‘It’s early for candles and curtains,’ he said. He ignored her requests and watched the dreary tea cooling. He wished for noisy activity, some reminder that there was an elsewhere beyond this room. He knew there was. He’d seen it in the lighted windows of other houses, the flats nearby. He would be embarrassed if it were known that his life amounted to this, the ticking and tocking of the clock. At work, he told colleagues he lived in his mother’s house, rather than living with his mother. This slight twist on the facts, by its quirkiness, didn’t invite any further intrusion. But one time, Lorraine had ventured to ask, ‘Is your mother still with us?’ and he’d smiled, enigmatically he’d thought, and said, ‘Very much so,’ then asked if her mother was also ‘still with us’. Then he’d worried that he’d offended her. That he’d sounded curt, or smart. He’d approached her the next day, but she acted as if she’d come to an irrevocable conclusion about him.

The episode had confirmed something he already believed: that the more distant you kept yourself, the easier it was to maintain illusions. Tell people nothing, and they can know nothing. Let them know one small thing, and you might end up revealing far more than you intended. But concealment was a trick, like his mother’s tricks of the mind. He knew it was cowardly, to keep the truth from others. The idea niggled him all the time. But he couldn’t face anybody else knowing the truth. And there were worse forms of cowardice practised every day. He’d decided most people were cowards in their own ways.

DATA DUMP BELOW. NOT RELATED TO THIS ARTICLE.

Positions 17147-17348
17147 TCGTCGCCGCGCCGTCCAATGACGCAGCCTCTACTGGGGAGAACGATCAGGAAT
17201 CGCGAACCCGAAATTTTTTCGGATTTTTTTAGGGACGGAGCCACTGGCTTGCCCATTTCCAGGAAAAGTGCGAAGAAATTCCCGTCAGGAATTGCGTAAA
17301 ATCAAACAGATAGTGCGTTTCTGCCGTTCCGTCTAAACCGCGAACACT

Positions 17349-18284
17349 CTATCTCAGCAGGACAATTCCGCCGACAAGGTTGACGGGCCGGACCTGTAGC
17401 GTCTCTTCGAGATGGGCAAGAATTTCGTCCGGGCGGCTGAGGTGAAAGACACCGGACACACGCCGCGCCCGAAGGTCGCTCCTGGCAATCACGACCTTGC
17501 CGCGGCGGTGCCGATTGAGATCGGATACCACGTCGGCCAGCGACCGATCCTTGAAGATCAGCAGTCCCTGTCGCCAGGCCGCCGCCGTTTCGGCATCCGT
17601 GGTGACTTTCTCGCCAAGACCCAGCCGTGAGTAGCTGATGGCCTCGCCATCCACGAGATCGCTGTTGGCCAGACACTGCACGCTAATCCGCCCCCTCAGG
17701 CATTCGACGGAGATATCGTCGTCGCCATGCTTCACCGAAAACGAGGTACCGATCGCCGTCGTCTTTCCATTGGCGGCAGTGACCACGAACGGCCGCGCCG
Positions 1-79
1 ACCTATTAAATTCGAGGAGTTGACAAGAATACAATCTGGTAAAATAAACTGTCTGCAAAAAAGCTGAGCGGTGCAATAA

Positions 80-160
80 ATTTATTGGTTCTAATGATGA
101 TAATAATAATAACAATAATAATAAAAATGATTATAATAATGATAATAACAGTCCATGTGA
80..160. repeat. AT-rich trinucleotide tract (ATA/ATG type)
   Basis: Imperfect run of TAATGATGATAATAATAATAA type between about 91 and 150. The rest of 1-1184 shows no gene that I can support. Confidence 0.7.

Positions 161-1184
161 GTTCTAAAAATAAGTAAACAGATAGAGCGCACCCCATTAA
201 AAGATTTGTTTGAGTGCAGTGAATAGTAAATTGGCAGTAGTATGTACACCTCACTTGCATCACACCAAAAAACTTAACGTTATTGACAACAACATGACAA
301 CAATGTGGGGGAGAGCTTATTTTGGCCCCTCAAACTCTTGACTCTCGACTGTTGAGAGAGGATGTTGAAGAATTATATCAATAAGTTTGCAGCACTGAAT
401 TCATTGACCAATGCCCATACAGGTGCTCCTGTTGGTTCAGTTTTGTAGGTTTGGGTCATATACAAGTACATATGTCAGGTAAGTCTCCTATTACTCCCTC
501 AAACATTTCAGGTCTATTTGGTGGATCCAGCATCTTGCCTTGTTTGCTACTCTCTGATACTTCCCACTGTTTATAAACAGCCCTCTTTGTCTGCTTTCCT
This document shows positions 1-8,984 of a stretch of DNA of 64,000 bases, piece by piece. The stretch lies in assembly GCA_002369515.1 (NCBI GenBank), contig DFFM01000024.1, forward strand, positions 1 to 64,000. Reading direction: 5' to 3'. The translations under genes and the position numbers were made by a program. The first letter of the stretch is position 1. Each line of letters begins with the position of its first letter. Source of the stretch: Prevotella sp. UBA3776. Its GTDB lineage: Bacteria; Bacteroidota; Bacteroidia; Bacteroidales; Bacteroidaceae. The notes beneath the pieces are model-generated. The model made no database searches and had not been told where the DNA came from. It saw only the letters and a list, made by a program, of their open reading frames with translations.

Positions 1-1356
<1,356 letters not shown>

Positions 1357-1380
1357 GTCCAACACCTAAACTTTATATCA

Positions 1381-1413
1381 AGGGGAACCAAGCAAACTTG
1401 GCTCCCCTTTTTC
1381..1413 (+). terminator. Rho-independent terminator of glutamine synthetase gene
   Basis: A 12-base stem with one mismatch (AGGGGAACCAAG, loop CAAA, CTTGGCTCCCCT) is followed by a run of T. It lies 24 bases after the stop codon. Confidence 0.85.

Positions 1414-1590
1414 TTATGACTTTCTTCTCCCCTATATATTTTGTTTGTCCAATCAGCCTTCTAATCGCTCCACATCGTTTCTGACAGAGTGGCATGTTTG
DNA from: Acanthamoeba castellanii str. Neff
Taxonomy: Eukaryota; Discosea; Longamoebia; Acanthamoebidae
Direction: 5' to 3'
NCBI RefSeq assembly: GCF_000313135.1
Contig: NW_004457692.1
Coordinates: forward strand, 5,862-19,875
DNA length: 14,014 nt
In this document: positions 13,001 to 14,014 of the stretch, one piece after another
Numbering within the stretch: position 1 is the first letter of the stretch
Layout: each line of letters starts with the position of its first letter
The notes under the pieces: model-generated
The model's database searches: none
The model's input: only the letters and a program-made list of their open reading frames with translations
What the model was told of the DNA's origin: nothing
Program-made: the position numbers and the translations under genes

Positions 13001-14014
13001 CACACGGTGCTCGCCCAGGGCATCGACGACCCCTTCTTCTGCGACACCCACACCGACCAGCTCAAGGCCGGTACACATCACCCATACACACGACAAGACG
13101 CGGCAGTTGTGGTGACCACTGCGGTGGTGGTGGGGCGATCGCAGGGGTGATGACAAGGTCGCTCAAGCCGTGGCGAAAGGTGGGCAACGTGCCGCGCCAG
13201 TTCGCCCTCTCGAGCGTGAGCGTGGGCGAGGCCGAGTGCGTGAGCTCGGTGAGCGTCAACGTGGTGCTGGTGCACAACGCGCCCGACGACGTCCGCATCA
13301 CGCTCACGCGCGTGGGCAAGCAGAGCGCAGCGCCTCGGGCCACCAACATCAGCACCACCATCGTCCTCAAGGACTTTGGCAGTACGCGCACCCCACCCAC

‘I’ve been thinking,’ he said, bouncing his slipper on the end of his foot, ‘about finding my own place. Somewhere nearby.’

‘Shush,’ she said. ‘I saw it again.’ She leaned forward. ‘Something moved at the bottom of the lawn.’

All Peter could see was the drenched garden, skeletal branches against the glowering sky and drops of rain on the glass. ‘Probably a bird looking for shelter,’ he said. ‘Or a rat.’

It was her way to create dramas – it suited her to have a crisis circling. She did this to hold him close to her, in the house, where she wanted him. He was a prisoner, in a way. Another time, years ago, when hope’s light was fuller, he’d told her he was thinking of looking for a place of his own. ‘If you go I shall wear out,’ she’d said then. ‘We only have each other.’

Now she said, ‘Go outside and have a look.’

He frowned. ‘It’s cold and damp,’ he said. ‘And there’s nothing out there.’

‘It’s only rain. You won’t melt,’ she said. Then, shifting her tone, ‘Go and see. To ease my mind. It’ll only take a minute. Just a look around. Go now, before it gets fully dark.’